What does this imply for the essay, the premier genre of intellectual reflection, be it in film, literature or journalism? Is the signature prose form of magazines like wespennest, itself celebrating 50 years in the Austrian public sphere, still a relevant form for thinking about politics? Does the essay still have the power to liberate minds as well as societies?
Jyoti Mistry is Professor in Film at Valand Academy, University of Gothenburg, Sweden. She works with film both as a research form and as a mode of artistic practice. Recent works include: When I grow up I want to be a black man (2017), Impunity (2014), 09:21:25 (2011). Recent publications: Places to Play: practice, research, pedagogy (2017) explores the use of archive as an exemplar to rethink colonial images through “decolonised” film practices. She has edited a special issue of the Journal of African Cinema: “Film as Research Tool: Practice and Pedagogy” (2018).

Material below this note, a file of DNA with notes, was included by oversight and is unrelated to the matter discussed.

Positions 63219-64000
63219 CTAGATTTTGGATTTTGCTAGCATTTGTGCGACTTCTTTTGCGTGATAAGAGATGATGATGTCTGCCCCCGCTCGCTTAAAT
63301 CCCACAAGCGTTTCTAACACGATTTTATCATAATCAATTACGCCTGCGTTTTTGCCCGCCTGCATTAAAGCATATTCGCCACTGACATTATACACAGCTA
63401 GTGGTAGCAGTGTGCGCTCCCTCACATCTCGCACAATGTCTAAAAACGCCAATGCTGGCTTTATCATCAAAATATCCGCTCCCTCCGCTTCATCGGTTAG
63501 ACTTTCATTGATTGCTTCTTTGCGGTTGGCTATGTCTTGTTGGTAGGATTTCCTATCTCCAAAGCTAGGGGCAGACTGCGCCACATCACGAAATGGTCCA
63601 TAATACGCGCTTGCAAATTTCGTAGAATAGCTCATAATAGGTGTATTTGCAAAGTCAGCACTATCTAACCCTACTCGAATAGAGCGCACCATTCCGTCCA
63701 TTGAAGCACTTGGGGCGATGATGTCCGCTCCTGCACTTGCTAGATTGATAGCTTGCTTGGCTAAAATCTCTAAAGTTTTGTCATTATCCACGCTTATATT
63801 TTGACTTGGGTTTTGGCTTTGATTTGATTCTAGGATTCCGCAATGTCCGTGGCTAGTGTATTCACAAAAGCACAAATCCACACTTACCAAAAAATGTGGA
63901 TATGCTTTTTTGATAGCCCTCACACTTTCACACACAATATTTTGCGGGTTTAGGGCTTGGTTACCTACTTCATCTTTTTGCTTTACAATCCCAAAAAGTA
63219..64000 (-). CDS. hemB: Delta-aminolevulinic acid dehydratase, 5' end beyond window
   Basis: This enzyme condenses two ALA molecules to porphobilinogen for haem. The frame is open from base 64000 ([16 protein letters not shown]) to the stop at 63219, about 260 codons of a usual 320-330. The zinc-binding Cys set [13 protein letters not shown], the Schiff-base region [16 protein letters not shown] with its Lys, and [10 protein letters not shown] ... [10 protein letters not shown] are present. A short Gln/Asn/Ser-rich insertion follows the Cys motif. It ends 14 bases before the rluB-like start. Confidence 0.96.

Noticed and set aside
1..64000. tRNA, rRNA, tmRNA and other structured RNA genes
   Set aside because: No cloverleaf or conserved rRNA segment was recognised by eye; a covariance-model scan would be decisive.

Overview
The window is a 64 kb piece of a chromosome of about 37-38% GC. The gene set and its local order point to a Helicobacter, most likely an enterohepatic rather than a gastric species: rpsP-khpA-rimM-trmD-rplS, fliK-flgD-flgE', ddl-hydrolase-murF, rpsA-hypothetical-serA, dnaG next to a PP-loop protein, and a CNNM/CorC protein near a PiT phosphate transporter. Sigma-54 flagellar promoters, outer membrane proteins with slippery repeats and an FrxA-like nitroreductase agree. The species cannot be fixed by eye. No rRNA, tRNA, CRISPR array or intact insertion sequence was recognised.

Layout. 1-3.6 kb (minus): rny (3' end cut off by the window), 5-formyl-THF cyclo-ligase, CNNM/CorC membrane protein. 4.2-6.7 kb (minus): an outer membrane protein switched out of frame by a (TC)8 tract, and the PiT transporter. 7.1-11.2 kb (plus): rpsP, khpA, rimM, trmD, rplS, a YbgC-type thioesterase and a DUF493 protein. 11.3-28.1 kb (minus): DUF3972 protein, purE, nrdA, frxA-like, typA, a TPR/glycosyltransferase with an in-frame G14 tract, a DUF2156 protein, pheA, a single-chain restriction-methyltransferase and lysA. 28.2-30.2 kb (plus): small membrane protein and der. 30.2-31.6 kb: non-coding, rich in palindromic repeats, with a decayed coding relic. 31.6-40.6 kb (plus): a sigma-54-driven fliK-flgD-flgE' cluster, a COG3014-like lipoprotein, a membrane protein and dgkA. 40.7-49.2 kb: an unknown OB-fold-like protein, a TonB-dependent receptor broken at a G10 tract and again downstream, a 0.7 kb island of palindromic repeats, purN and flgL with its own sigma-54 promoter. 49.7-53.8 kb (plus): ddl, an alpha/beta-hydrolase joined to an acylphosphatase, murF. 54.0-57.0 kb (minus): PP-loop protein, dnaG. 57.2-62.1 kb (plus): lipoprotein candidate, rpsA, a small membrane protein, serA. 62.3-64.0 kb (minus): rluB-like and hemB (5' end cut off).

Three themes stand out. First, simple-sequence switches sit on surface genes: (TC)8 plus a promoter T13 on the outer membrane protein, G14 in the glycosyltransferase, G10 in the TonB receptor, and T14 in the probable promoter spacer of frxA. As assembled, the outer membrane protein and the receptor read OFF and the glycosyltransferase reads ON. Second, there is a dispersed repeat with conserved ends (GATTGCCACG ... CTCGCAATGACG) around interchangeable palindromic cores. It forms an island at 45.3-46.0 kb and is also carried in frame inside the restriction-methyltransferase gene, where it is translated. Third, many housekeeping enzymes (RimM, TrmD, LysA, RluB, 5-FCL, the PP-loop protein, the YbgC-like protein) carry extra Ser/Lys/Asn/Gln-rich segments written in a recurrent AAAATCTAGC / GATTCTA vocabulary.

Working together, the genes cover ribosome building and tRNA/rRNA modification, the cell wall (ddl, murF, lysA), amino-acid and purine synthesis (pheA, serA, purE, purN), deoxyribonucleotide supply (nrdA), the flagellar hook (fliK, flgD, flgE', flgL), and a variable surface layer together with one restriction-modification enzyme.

John Palattella is an editor at The Point. From 2007 to 2016, he was the literary editor of The Nation and in the late 1990s was an editor at Lingua Franca. His essays and reviews have appeared in The New York Review of Books, the London Review of Books, The Point, The Nation, and The Guardian Longread, among other publications. Currently he is a Visiting Fellow at the IWM.
Réka Kinga Papp is editor-in-chief of Eurozine, the European network of cultural magazines, based in Vienna. A journalist specialized in sociography, Papp was a Milena Jesenská Fellow at the IWM in 2017.
Organized in cooperation with wespennest